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Posted: January 24, 2018

Larry Nassar writes letter to judge complaining it's too hard to listen to accusers testimonies


By JuliaKate E. Culpepper, The Atlanta Journal-Constitution

Former USA Gymnastics and Michigan State doctor Larry Nassar, who is currently involved in a four-day sentencing hearing after pleading guilty to molesting seven underage girls, wrote a letter to the judge complaining that it’s too hard to listen to the testimonies of his alleged victims. 

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By the time sentencing hearing proceedings end on Friday, approximately 100 women who allege Nassar sexual assaulted them will have given their testimonies before the court.

“(County Court Judge Rosemarie Aquilina) is allowing them all to talk,” Nassar wrote, according to NBC News. “She wants me to sit in the witness box next to her for all four days so the media cameras will be directed at her.”

The full story and judge’s reaction to the letter can be read on myAJC.com.


Related

Signs a doctor may be a sexual predator

Dale G Young/AP

Signs a doctor may be a sexual predator

For seven days now, young women who were sexually violated by former doctor Larry Nassar have been confronting him in a Michigan courtroom about his despicable acts.

>> Read more trending news

Most were too young to recognize that the former USA Gymnastics and Michigan State University doctor was abusing them in the guise of medical treatment. His victims — more than 150 — were young gymnasts and dancers entrusted to his care.They weren’t the only ones exploited. 

Thousands of other doctors across the country have been accused of sexually violating patients, the AJC found last year in a national investigation. Some physicians violated scores of patients before they were stopped. The worst had hundreds of victims. You can read about some of the other offenders here: http://doctors.ajc.com/many_alleged_victims/

Often, patients were victimized while doctors pretended to do legitimate medical exams. Among the cases the AJC found were ones where a doctor performed dozens of unnecessary Pap smears a year on a patient; where children were abused when their parents were in the exam room, and where even women trained as rape crisis counselors were assaulted.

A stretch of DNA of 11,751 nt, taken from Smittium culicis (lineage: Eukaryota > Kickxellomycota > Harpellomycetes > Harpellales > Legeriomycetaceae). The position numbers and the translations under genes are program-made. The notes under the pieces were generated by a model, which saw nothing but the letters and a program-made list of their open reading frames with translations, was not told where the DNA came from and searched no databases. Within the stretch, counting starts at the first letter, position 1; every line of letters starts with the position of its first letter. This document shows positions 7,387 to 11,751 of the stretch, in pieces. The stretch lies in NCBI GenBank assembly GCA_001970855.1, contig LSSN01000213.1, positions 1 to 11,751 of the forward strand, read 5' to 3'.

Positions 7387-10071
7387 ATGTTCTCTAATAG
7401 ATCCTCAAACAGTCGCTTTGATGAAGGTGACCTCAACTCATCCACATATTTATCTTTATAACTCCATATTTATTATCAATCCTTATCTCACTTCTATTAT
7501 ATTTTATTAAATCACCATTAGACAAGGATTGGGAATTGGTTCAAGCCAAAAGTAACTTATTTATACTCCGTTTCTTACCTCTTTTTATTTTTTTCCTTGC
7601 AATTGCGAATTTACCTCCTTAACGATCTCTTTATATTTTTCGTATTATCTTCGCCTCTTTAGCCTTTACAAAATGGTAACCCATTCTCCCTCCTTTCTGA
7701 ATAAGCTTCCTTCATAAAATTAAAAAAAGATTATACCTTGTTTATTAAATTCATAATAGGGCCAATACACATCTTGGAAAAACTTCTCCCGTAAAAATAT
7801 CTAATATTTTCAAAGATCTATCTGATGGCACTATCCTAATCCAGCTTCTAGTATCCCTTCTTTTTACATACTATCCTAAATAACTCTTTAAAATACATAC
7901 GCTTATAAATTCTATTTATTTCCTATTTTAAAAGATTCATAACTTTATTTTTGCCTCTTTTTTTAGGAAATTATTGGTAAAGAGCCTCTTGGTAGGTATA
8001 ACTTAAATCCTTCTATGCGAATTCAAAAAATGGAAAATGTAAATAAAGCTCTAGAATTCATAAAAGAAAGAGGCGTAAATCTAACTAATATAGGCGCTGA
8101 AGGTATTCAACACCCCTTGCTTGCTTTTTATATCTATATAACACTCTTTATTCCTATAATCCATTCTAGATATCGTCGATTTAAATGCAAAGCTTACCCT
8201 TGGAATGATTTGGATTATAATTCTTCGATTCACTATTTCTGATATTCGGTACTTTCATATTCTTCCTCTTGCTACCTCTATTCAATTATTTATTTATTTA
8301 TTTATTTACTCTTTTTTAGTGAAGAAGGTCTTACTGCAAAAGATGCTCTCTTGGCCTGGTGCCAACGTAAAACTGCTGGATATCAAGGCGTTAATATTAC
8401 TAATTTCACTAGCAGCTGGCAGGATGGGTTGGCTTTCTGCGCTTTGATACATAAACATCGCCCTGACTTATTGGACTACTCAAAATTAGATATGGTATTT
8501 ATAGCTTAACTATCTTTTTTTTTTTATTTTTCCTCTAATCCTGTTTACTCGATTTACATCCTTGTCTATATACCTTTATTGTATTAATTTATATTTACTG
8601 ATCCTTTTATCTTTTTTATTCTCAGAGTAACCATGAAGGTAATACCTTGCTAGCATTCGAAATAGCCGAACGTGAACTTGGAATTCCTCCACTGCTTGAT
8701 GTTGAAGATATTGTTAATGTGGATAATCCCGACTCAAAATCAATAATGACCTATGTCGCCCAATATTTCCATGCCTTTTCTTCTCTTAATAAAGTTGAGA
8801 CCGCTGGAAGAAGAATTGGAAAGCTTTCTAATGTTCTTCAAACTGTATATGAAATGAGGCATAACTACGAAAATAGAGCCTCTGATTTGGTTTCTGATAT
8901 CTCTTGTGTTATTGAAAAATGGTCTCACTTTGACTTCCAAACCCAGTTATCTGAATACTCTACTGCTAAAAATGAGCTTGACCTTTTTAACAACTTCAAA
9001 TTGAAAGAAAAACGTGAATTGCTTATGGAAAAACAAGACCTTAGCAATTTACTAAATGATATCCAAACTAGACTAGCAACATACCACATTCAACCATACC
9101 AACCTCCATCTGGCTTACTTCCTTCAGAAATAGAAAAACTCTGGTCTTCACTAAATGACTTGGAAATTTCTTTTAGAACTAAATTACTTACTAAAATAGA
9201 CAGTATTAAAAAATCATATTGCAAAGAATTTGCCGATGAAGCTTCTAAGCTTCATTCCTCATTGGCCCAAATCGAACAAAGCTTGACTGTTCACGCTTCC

Confused or embarrassed, many patients, like Nassar’s victims, stayed silent for years. When victims did come forward, the AJC found that medical boards often gave offenders a second chance and did not report the violation to police.

How can you recognize when a doctor is sexually abusing patients in the guise of exams and stay safeThese are things doctors should never do:

  • Deliberately watch a patient dress or undress or help a patient undress, unless the patient is incapable of doing so
  • Fail to provide draping or gowns during exams
  • Examine or touch genitals without use of gloves
  • Make sexual comments about a patient’s body or underclothing; make sexually demeaning comments; or comment on potential sexual performance
  • Solicit a date or romantic relationship with a patient
  • Perform an intimate exam or consultation without clinical justification or without explaining to the patient the need for it
  • Conduct an intimate exam in an unusual manner, such as conducting a breast exam from behind the patient; leaving both breasts exposed; or ordering the patient to assume positions to expose the patient’s genital or rectal areas without clinical justification
  • Request details of sexual history of sexual likes or dislikes when that is not clinically indicated for the type or exam or consultation
  • Touch breasts, genitals or any sexualized body part for any purpose other than appropriate exam or treatment or when a patient has withdrawn consent
  • Encourage the patient to masturbate in the presence of the physician.

Changes in laws in every state also can help protect patients from dangerous doctors. Read about changes needed in your state here: http://doctors.ajc.com/states/

Nassar is expected to be sentenced Wednesday on 10 counts of criminal sexual conduct. He already has been sentenced to 60 years in prison on child pornography charges.

NCAA opens investigation into Michigan State's handling of Nassar abuse

The NCAA sent a letter of inquiry to Michigan State University Tuesday opening an investigation into any rule violations the university might have violated in relation to the assaults former USA Gymnastics and Michigan State doctor Larry Nassar committed against girls and young women, including some student-athletes at Michigan State. 

>> Read more trending news

Nassar, who worked for Michigan State for decades, is currently serving a 60-year sentence for child pornography charges and standing trial for molesting seven girls, to which he has pleaded guilty. 

The NCAA bylaws require colleges to protect their athletes in regard to their health, safety and well-being. 

A Michigan State spokesman told the New York Times Tuesday night that the university was currently reviewing the letter from the NCAA before issuing a statement.

  Signs a doctor may be a sexual predator
  Larry Nassar writes letter to judge complaining it's too hard to listen to accusers testimonies

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